Slow your life down and get back to basics during your summer break.
When was the last time you did something just because it was fun? So asked Gwyneth Paltrow in character as Holly Holliday on Glee, a hilarious line coming from an actress whose internet newsletter encourages its readers to "police" their thoughts and who hosted a Spanish cooking show where she watched others eating pork while she kept up her strict vegan diet. Strict and dedicated, yes. Fun? Not so much.
Nevertheless, it's a question that seems relevant on the eve of a Christmas holiday, where many of us take time out to relax, but find it really hard to let go - from our mobile phones, emails, work and general stresses. Where did old-fashioned joy go? That true, unadulterated pleasure that one gets from skivving off, doing nothing, switching off, eating a huge piece of cake, enjoying a long lunch, without the guilt. The small things that make us smile, things that are often described as "naughty", especially in a decade where we've largely been encouraged to be healthy, eat organic, do exercise, work hard, then work even harder to be more successful than him, skinnier than her, richer than them. Being sensible doesn't encourage pleasure-taking; no time for that when we're too busy being stressed and overworked.
But this summer, we think it's time to celebrate pleasure and take time out for enjoyment; like Audrey Hepburn in Roman Holiday, a princess overwhelmed by duty who has fun for the first time in her life while riding a scooter through the streets of Rome, eating gelato, dancing on a boat and cutting her hair on a whim. Take inspiration from Hepburn, and enjoy some of these simple delights:
The pleasures of nature
Even if you're not into all that hippie dippie stuff, connecting with nature feels good. Sit in the sunshine, have a picnic in the park, go for a bushwalk, get away from the city lights and appreciate the true beauty of the night sky. Even something as simple as gardening has had some of the pleasure taken out of it, with companies that can come and set up and grow your vege garden for you. Where's the joy in that?
The pleasure of imperfection
Nothing and no one is perfect, but that doesn't stop us all from trying to be. But there is beauty in imperfection, whether it be beautifully mussed beach hair, an awkward conversation on Christmas Day, or taking photos on film rather than digital - without the immediate rush to check the image and deleting it if you think you look fat.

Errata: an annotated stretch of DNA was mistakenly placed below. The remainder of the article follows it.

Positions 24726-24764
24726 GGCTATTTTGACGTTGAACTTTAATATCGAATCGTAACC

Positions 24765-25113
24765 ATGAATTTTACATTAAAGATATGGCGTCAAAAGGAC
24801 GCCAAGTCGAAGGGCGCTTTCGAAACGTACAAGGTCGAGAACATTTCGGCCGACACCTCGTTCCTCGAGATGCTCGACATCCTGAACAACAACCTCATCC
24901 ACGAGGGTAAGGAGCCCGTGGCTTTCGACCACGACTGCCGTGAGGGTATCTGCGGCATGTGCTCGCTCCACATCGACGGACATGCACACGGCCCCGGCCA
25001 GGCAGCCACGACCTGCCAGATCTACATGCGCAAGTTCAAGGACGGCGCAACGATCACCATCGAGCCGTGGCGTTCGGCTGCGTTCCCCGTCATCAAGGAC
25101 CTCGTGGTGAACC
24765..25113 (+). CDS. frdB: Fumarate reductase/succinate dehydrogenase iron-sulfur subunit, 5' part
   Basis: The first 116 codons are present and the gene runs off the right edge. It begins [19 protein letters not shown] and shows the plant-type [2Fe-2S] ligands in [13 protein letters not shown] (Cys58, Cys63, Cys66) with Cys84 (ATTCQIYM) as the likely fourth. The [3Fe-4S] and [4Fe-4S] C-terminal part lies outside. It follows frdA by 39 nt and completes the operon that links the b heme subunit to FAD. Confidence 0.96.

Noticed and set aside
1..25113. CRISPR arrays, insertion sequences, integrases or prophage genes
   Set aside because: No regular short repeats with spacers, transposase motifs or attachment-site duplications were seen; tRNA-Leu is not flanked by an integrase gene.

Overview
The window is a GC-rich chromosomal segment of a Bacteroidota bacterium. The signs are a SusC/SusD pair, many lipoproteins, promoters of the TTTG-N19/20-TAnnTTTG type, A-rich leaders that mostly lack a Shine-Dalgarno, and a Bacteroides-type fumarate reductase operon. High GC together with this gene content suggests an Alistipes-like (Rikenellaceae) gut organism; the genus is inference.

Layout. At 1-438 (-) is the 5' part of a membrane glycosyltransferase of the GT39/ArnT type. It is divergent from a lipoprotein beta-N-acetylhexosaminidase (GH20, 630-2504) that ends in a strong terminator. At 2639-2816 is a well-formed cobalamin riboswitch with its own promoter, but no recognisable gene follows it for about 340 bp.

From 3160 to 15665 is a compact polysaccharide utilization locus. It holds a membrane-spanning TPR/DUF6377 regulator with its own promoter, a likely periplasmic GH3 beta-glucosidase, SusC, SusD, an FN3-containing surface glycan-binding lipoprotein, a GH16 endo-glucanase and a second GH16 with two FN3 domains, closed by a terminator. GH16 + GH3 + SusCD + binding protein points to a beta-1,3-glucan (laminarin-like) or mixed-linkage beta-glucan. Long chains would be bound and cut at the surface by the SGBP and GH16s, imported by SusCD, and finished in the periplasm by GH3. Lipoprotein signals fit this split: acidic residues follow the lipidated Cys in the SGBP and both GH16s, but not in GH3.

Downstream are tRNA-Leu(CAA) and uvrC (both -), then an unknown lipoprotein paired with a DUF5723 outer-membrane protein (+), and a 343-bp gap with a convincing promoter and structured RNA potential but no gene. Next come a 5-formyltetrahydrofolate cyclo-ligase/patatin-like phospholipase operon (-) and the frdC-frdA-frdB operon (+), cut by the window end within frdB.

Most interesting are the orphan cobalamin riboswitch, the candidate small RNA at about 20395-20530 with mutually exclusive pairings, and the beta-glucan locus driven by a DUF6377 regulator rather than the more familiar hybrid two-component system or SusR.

The joy of doing nothing
Being idle, possibly the hardest thing for most of us - even sleeping in is enough to give some people a day-long case of the guilts. Make like the Italians with "dolce far niente" which loosely translates to the "sweetness of doing nothing".
The joy of just doing something
If you're bored then you're boring, apparently. Never has this seemed more true than at the end of 2010; when being boring is akin to death and your witticisms on Twitter equate to a real personality. No longer can we be content with simply eating a beautiful meal; it must be written about on Twitter and Facebook, photos must be taken to put up on your blog. Author Tom Wolfe 's observation on social photography, "You went out last night, nobody wrote about it: do you exist?", could be reinterpreted as, "You did something, you didn't write about it: did it happen?" Think of it this way: stop chronicling your life, live it.
The joy of takeaways
Food snobs, look away; I'm about to write the unspeakable: takeaways taste good. And not "gourmet takeaways" - I'm talking KFC, McDonald's, Domino's, Wendy's, Burger King, and so on. The type of takeaways that we're not supposed to confess to liking, let alone confess to eating. But sometimes - and not just when you're drunk or hungover - fries and burgers taste good.
The joy of not communicating
A woman sits at a cafe deep in conversation with a friend, her iPhone sits on the table next to her. Soon, a short but natural lull in the conversation; her hand goes straight for the phone to check for new messages, emails, anything. Sound familiar? Our mobile phones are now an extension of self, whereby constant communication is expected. Text messages, emails, Facebook updates and more. It's time to switch off.
Other little joys
* Riding a bike
* Perusing a second-hand bookstore
* Reading a magazine from cover to cover
* Being frivolous and blowing your budget on a pair of shoes
* Buying fresh flowers
* Staying in your pyjamas all day
* The long lunch
* Shooting on Polaroid film